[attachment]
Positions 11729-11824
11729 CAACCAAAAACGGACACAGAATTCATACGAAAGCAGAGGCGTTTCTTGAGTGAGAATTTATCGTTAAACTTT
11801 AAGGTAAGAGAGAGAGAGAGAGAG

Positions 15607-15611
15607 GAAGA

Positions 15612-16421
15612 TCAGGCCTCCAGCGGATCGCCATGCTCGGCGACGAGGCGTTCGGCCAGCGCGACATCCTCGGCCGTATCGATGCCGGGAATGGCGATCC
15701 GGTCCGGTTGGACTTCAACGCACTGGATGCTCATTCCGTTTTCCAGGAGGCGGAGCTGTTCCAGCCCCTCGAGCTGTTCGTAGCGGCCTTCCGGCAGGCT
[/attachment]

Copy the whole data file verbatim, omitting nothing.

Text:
Positions 11729-11824
11729 CAACCAAAAACGGACACAGAATTCATACGAAAGCAGAGGCGTTTCTTGAGTGAGAATTTATCGTTAAACTTT
11801 AAGGTAAGAGAGAGAGAGAGAGAG

Positions 15607-15611
15607 GAAGA

Positions 15612-16421
15612 TCAGGCCTCCAGCGGATCGCCATGCTCGGCGACGAGGCGTTCGGCCAGCGCGACATCCTCGGCCGTATCGATGCCGGGAATGGCGATCC
15701 GGTCCGGTTGGACTTCAACGCACTGGATGCTCATTCCGTTTTCCAGGAGGCGGAGCTGTTCCAGCCCCTCGAGCTGTTCGTAGCGGCCTTCCGGCAGGCT